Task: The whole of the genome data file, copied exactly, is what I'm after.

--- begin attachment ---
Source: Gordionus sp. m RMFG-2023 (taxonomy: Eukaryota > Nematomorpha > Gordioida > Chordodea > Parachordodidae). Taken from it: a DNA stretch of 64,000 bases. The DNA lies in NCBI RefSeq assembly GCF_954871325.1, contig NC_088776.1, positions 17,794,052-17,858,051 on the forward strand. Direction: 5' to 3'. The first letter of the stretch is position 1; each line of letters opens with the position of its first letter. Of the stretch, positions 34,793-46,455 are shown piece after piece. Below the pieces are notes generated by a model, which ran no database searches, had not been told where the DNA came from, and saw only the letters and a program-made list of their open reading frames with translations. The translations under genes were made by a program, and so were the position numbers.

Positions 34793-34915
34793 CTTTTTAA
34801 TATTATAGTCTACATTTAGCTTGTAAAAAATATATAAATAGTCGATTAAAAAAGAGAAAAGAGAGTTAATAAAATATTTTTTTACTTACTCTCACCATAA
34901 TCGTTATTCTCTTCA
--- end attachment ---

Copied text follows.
Source: Gordionus sp. m RMFG-2023 (taxonomy: Eukaryota > Nematomorpha > Gordioida > Chordodea > Parachordodidae). Taken from it: a DNA stretch of 64,000 bases. The DNA lies in NCBI RefSeq assembly GCF_954871325.1, contig NC_088776.1, positions 17,794,052-17,858,051 on the forward strand. Direction: 5' to 3'. The first letter of the stretch is position 1; each line of letters opens with the position of its first letter. Of the stretch, positions 34,793-46,455 are shown piece after piece. Below the pieces are notes generated by a model, which ran no database searches, had not been told where the DNA came from, and saw only the letters and a program-made list of their open reading frames with translations. The translations under genes were made by a program, and so were the position numbers.

Positions 34793-34915
34793 CTTTTTAA
34801 TATTATAGTCTACATTTAGCTTGTAAAAAATATATAAATAGTCGATTAAAAAAGAGAAAAGAGAGTTAATAAAATATTTTTTTACTTACTCTCACCATAA
34901 TCGTTATTCTCTTCA